When I made the icc as the default compiler the choices as described in your picture appeared. However, I have noticed that the header files remain having the same choices as before. Moreover, when I highlight a CPP file with a Header file I get reverted back to having the Header file choices.
1. What choice would be suitable for me?
2. Could some explain the meaning of those choices?

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Downloadimage/jpeg cppANDh.JPG355.13 KB
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Quoting - zgzg2020

When I made the icc as the default compiler the choices as described in your picture appeared. However, I have noticed that the header files remain having the same choices as before. Moreover, when I highlight a CPP file with a Header file I get reverted back to having the Header file choices.
1. What choice would be suitable for me?
2. Could some explain the meaning of those choices?

Since the header files are not compiled directly, you should be able to just leave them alone. They will be included by your CPP files which can now be compiled by either icc or mscc depending on your selection, so they will effectively adapt. You may even see different warnings in the headers depending on which CPP files include it (which will depend on which compiler is being used for the CPP files).

I think you're done.

Peter

Quoting - zgzg2020
Hello,
I am using an open source code, and would like to try and parallelize it using Intel C++ Compiler. However, because the code seems to be written in a format that Intel C++ Compiler does not understand, it fails. Therefore, I was thinking of manually changing the format of the critical files only so that it can be compiled via Intel C++ Compiler, and leave the rest for Visual Studio 2005.

Is there a way to do that?

Good that you're able to tweak your project/file properties to meet your needs as you mentioned in original post.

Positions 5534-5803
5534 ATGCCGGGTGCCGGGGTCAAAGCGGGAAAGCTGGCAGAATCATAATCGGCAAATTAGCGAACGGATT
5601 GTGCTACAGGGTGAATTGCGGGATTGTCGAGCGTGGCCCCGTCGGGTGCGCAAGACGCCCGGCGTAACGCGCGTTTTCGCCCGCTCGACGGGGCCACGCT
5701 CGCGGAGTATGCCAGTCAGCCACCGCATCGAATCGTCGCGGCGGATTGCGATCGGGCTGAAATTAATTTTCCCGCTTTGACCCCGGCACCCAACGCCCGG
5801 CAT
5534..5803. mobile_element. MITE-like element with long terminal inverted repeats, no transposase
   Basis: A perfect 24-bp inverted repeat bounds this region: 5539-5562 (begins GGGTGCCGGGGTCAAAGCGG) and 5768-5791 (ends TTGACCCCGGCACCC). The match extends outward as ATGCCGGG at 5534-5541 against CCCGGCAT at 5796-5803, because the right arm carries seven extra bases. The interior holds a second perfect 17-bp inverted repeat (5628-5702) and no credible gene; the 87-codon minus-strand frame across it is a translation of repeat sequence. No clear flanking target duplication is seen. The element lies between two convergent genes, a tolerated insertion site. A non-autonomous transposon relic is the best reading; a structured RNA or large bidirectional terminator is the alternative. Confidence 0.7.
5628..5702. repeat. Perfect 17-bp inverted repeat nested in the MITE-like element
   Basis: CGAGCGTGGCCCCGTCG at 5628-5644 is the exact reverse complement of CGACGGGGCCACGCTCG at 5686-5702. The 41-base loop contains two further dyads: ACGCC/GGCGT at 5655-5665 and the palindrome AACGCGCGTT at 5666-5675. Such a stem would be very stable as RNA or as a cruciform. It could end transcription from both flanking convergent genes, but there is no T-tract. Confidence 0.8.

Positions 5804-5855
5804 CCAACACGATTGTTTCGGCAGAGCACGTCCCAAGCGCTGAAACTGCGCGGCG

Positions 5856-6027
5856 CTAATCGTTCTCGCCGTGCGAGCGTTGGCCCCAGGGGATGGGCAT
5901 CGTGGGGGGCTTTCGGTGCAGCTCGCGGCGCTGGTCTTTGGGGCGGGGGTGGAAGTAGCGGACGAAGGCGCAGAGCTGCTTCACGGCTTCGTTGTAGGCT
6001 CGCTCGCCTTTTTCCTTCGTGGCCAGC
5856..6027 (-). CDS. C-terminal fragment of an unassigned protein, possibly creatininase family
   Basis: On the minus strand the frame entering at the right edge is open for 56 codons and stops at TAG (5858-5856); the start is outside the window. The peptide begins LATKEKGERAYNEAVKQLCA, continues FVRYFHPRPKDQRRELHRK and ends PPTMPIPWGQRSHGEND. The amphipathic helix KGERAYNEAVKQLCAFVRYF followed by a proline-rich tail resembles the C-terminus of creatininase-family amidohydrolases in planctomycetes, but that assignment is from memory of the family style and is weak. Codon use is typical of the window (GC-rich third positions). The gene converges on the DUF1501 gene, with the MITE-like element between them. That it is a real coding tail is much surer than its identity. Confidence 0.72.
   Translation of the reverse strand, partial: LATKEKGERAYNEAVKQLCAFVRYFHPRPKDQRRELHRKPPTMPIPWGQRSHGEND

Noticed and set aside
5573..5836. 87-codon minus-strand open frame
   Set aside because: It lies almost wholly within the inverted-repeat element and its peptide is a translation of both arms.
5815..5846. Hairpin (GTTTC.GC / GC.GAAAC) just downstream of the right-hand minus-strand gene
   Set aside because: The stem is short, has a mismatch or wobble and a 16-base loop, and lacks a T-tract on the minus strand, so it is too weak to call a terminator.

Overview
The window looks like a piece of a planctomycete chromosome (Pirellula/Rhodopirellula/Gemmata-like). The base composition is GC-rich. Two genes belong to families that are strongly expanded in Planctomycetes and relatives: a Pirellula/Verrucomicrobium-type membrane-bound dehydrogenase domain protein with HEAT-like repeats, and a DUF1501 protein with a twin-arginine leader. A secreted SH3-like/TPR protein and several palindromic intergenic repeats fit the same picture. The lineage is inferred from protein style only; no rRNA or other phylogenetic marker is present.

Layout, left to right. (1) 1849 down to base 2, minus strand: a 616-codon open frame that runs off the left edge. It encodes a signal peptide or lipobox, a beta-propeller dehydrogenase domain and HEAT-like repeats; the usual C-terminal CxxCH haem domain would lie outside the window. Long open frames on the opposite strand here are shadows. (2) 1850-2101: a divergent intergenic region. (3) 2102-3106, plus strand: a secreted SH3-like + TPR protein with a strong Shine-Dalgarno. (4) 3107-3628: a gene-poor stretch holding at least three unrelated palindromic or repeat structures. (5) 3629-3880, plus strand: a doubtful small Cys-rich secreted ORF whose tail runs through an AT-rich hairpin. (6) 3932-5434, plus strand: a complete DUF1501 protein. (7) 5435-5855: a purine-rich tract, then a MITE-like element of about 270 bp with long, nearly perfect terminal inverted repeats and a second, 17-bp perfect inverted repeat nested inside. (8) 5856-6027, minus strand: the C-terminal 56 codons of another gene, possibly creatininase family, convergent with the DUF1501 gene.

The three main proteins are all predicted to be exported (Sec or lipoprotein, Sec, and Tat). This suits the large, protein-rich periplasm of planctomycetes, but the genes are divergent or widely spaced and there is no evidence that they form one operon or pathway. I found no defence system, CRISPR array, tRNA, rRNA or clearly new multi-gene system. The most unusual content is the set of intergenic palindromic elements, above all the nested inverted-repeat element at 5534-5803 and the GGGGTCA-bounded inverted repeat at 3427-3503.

Just curious:
May I ask you which open source code is this that fails to compile using Intel compiler?

Thanks.
- J.D. Patel

Quoting - J.D. Patel (Intel)

Good that you're able to tweak your project/file properties to meet your needs as you mentioned in original post.

Just curious:
May I ask you which open source code is this that fails to compile using Intel compiler?

Thanks.
- J.D. Patel

Yes, of course you may! : ) It's a Half-Life2 mod created by Source SDK. Source SDK is a kit released by Valve for modding their games.

Guys, I have some good news and some bad news. The good news is that I was able to do what I originally wanted, which was compiling the selected file using my designated complier. The bad news it failed horribly. And, I lack the time and the energy to try and fix it. So, I have decided to place this plan on hold. But, I want to come back to it later, few months later maybe.

Thank you guys for all the help. I truly appreciate it!!!

Quoting - J.D. Patel (Intel)

Good that you're able to tweak your project/file properties to meet your needs as you mentioned in original post.

Just curious:
May I ask you which open source code is this that fails to compile using Intel compiler?

Thanks.
- J.D. Patel

Yes, of course you may! : ) It's a Half-Life2 mod created by Source SDK. Source SDK is a kit released by Valve for modding their games.

Guys, I have some good news and some bad news. The good news is that I was able to do what I originally wanted, which was compiling the selected file using my designated complier. The bad news it failed horribly. And, I lack the time and the energy to try and fix it. So, I have decided to place this plan on hold. But, I want to come back to it later, few months later maybe.

Thank you guys for all the help. I truly appreciate it!!!

Quoting - zgzg2020

Yes, of course you may! : ) It's a Half-Life2 mod created by Source SDK. Source SDK is a kit released by Valve for modding their games.

Guys, I have some good news and some bad news. The good news is that I was able to do what I originally wanted, which was compiling the selected file using my designated complier. The bad news it failed horribly. And, I lack the time and the energy to try and fix it. So, I have decided to place this plan on hold. But, I want to come back to it later, few months later maybe.

Thank you guys for all the help. I truly appreciate it!!!

Sorry to hear that you ran into compilation issues.
Just curious - they all compiled OK till you selctively changed compiler for some - is that right?
When you get a chance to post them here, we can discuss them.

- J.D. patel

http://software.intel.com/en-us/articles/intel-c-compiler-compatibility-...

This link has a section on mixing Intel and Microsoft compilers along with other IDE integration features.